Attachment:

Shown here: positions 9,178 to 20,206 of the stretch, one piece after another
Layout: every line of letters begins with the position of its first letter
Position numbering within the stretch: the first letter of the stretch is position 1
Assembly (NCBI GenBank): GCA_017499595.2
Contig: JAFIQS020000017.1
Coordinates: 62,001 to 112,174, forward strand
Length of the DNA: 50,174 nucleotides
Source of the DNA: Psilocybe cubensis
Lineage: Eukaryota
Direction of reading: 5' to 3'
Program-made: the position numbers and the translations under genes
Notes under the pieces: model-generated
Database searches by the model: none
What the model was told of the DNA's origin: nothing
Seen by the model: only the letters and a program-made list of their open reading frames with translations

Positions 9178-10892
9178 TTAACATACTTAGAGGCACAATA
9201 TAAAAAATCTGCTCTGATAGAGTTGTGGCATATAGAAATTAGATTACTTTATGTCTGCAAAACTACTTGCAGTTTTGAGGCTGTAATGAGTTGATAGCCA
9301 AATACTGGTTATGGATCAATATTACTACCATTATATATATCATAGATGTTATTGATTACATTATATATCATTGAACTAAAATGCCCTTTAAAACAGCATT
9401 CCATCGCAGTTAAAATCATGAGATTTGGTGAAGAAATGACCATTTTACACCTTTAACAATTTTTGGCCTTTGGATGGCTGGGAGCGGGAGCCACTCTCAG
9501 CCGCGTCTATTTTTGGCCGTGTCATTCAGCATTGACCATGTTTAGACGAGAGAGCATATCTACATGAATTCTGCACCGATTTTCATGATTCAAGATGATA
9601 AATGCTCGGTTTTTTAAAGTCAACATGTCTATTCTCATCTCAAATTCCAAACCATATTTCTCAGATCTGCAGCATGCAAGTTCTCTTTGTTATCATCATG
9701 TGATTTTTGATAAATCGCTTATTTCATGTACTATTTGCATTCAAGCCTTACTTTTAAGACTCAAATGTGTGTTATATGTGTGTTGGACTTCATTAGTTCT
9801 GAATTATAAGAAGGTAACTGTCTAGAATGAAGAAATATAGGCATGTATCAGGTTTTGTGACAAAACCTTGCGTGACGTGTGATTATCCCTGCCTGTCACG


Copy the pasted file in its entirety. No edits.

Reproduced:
Shown here: positions 9,178 to 20,206 of the stretch, one piece after another
Layout: every line of letters begins with the position of its first letter
Position numbering within the stretch: the first letter of the stretch is position 1
Assembly (NCBI GenBank): GCA_017499595.2
Contig: JAFIQS020000017.1
Coordinates: 62,001 to 112,174, forward strand
Length of the DNA: 50,174 nucleotides
Source of the DNA: Psilocybe cubensis
Lineage: Eukaryota
Direction of reading: 5' to 3'
Program-made: the position numbers and the translations under genes
Notes under the pieces: model-generated
Database searches by the model: none
What the model was told of the DNA's origin: nothing
Seen by the model: only the letters and a program-made list of their open reading frames with translations

Positions 9178-10892
9178 TTAACATACTTAGAGGCACAATA
9201 TAAAAAATCTGCTCTGATAGAGTTGTGGCATATAGAAATTAGATTACTTTATGTCTGCAAAACTACTTGCAGTTTTGAGGCTGTAATGAGTTGATAGCCA
9301 AATACTGGTTATGGATCAATATTACTACCATTATATATATCATAGATGTTATTGATTACATTATATATCATTGAACTAAAATGCCCTTTAAAACAGCATT
9401 CCATCGCAGTTAAAATCATGAGATTTGGTGAAGAAATGACCATTTTACACCTTTAACAATTTTTGGCCTTTGGATGGCTGGGAGCGGGAGCCACTCTCAG
9501 CCGCGTCTATTTTTGGCCGTGTCATTCAGCATTGACCATGTTTAGACGAGAGAGCATATCTACATGAATTCTGCACCGATTTTCATGATTCAAGATGATA
9601 AATGCTCGGTTTTTTAAAGTCAACATGTCTATTCTCATCTCAAATTCCAAACCATATTTCTCAGATCTGCAGCATGCAAGTTCTCTTTGTTATCATCATG
9701 TGATTTTTGATAAATCGCTTATTTCATGTACTATTTGCATTCAAGCCTTACTTTTAAGACTCAAATGTGTGTTATATGTGTGTTGGACTTCATTAGTTCT
9801 GAATTATAAGAAGGTAACTGTCTAGAATGAAGAAATATAGGCATGTATCAGGTTTTGTGACAAAACCTTGCGTGACGTGTGATTATCCCTGCCTGTCACG